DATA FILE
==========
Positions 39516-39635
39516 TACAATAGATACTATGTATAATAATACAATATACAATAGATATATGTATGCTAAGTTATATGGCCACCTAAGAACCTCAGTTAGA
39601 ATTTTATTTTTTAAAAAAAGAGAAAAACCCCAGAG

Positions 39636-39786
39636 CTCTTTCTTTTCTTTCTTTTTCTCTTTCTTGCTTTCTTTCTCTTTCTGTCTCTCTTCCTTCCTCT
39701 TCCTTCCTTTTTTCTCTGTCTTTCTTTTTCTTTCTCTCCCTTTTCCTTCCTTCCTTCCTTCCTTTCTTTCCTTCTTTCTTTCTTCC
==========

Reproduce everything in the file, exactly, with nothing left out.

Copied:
Positions 39516-39635
39516 TACAATAGATACTATGTATAATAATACAATATACAATAGATATATGTATGCTAAGTTATATGGCCACCTAAGAACCTCAGTTAGA
39601 ATTTTATTTTTTAAAAAAAGAGAAAAACCCCAGAG

Positions 39636-39786
39636 CTCTTTCTTTTCTTTCTTTTTCTCTTTCTTGCTTTCTTTCTCTTTCTGTCTCTCTTCCTTCCTCT
39701 TCCTTCCTTTTTTCTCTGTCTTTCTTTTTCTTTCTCTCCCTTTTCCTTCCTTCCTTCCTTCCTTTCTTTCCTTCTTTCTTTCTTCC